Peter Davison: The Female Doctor Controversy | Redbrick | University of Birmingham

Peter Davison: The Female Doctor Controversy

Redbrick TV's Lucy McCann got the chance to catch up with Peter Davison and asked the Fifth Doctor about Jodie Whittaker's controversial casting

When it comes to interviewing celebrities, there is often an “elephant in the room” that you, as the interviewer, do not mention. So when it came to interviewing Peter Davison, us at Redbrick, knew that the 'Female Doctor' controversy was a risk. But we did it anyway.

From the outset, a female Doctor may just be ‘ticking a box’ as Davison suggests, or solution to the global outrage at the BBC’s gender pay gap. Despite this, is having a female Doctor going to stop the show from being a global sensation?

The strength of Davison's opinion was startling, if not slightly time-warped
The strength of Davison's opinion was startling, if not slightly time-warped. Davison claimed that Doctor Who is an icon for little boys, and that little boys, the world over, had lost an icon to the BBC’s vision of diversity. But since Doctor Who returned in 2005, it has inevitably become an obsession for a whole new generation of science fiction fanatics, made of boys and girls. Surely it is time to acknowledge the female fan base by representing in the titular role.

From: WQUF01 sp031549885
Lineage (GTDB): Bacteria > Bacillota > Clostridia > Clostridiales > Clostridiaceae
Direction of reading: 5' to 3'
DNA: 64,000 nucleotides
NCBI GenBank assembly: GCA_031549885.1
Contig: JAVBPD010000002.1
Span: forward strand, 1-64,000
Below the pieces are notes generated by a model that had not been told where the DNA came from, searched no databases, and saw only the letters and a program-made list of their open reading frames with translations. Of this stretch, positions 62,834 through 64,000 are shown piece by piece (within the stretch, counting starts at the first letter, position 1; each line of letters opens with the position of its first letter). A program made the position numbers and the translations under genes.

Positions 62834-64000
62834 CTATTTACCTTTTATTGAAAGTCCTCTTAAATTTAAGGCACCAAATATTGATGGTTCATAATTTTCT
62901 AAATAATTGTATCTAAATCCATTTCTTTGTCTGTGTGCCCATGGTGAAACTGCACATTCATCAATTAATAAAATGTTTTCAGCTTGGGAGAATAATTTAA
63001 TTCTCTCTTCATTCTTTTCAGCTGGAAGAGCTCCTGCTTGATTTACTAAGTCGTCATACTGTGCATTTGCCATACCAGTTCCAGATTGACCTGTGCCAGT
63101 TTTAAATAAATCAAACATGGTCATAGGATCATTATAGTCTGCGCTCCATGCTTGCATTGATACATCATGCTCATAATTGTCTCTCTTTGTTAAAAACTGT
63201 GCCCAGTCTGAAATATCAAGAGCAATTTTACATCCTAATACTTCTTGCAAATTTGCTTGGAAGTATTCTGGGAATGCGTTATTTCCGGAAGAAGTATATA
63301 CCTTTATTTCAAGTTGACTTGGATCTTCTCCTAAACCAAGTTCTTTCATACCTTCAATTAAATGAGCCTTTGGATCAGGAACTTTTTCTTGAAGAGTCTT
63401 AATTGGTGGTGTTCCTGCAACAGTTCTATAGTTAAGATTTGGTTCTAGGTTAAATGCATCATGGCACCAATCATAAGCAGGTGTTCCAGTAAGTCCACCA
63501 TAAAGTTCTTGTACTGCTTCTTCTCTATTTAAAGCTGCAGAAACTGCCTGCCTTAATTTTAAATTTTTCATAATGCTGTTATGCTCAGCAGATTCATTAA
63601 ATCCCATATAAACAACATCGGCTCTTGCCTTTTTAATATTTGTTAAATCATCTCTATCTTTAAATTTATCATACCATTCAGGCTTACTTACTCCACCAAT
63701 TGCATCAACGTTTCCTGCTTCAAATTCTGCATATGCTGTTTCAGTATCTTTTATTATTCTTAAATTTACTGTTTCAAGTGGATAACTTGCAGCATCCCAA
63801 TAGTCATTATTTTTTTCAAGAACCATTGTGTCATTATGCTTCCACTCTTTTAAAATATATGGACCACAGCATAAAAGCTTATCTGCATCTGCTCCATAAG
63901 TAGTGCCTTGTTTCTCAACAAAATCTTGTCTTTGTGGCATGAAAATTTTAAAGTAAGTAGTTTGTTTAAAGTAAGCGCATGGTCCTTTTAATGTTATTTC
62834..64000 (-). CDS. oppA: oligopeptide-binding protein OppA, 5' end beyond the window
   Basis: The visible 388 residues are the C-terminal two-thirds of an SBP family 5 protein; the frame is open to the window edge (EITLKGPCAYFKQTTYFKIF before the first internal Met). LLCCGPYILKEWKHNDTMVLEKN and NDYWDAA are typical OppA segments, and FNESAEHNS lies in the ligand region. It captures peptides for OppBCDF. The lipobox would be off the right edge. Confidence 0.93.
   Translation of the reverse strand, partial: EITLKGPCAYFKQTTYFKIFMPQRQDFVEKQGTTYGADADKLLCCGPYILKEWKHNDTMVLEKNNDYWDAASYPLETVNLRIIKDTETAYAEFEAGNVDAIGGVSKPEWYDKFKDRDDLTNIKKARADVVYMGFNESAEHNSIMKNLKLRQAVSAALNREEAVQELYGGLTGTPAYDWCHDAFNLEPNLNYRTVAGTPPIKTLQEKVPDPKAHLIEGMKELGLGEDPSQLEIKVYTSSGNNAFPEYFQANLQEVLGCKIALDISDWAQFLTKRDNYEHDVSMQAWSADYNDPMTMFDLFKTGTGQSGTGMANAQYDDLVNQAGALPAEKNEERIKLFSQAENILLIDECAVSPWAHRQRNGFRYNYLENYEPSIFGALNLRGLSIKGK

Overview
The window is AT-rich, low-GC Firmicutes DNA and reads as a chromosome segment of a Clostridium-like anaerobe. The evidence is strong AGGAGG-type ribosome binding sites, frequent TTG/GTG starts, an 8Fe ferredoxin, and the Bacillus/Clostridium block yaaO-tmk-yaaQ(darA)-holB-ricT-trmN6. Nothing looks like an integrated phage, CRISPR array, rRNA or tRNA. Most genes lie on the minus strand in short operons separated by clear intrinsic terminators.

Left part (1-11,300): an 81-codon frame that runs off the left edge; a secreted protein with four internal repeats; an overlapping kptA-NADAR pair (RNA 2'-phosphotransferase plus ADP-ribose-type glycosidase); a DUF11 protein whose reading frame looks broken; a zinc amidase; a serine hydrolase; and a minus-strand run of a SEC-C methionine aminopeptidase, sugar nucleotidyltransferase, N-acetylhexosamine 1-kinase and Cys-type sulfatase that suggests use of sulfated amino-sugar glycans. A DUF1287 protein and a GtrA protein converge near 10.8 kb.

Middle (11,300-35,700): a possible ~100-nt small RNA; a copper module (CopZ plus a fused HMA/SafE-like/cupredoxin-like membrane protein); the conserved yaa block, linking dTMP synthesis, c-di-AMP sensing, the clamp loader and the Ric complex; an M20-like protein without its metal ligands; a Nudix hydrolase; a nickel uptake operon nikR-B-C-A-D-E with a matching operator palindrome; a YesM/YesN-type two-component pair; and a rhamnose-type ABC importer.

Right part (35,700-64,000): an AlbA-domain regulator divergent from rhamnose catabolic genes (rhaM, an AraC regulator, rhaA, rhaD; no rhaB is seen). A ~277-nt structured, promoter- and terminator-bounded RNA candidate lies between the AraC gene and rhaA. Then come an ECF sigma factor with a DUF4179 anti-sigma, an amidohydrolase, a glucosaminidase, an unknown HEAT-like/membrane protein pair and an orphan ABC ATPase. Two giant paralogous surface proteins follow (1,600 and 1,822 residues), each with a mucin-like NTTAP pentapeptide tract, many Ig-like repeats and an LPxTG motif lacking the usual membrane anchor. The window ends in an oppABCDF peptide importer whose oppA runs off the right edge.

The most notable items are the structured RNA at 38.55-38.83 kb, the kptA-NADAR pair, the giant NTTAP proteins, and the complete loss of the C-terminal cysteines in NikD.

The first official photo of Jodie Whittaker in costume as she takes over the role of the Time Lord this Christmas.

It also makes complete sense.  Approximately half of the global population is female (give or take), so nature dictates that must have been at least one female Doctor, out of all 13 regenerations. Granted, we are talking about a TV series, and the laws of nature have no place on a TV set.

I can agree with Davison that the BBC can’t turn back from this
However, I can agree with Davison that the BBC can’t turn back from this, but then again – is this really a bad thing? There’s not much point grumbling about the death of a male-dominated culture, that, let’s be frank, is long past dead. Surely, the way forward is accepting change in popular culture, and embracing something that is new to everyone?

Jodie Whittaker has recently said that the Doctor’s new ‘body happens to be female.’  She manages to reduce such a massive controversy to a simple change in anatomy. That’s all it is, at the end of the day.



Published

19th December 2017 at 9:00 am



Images from

Cultbox and BBC News



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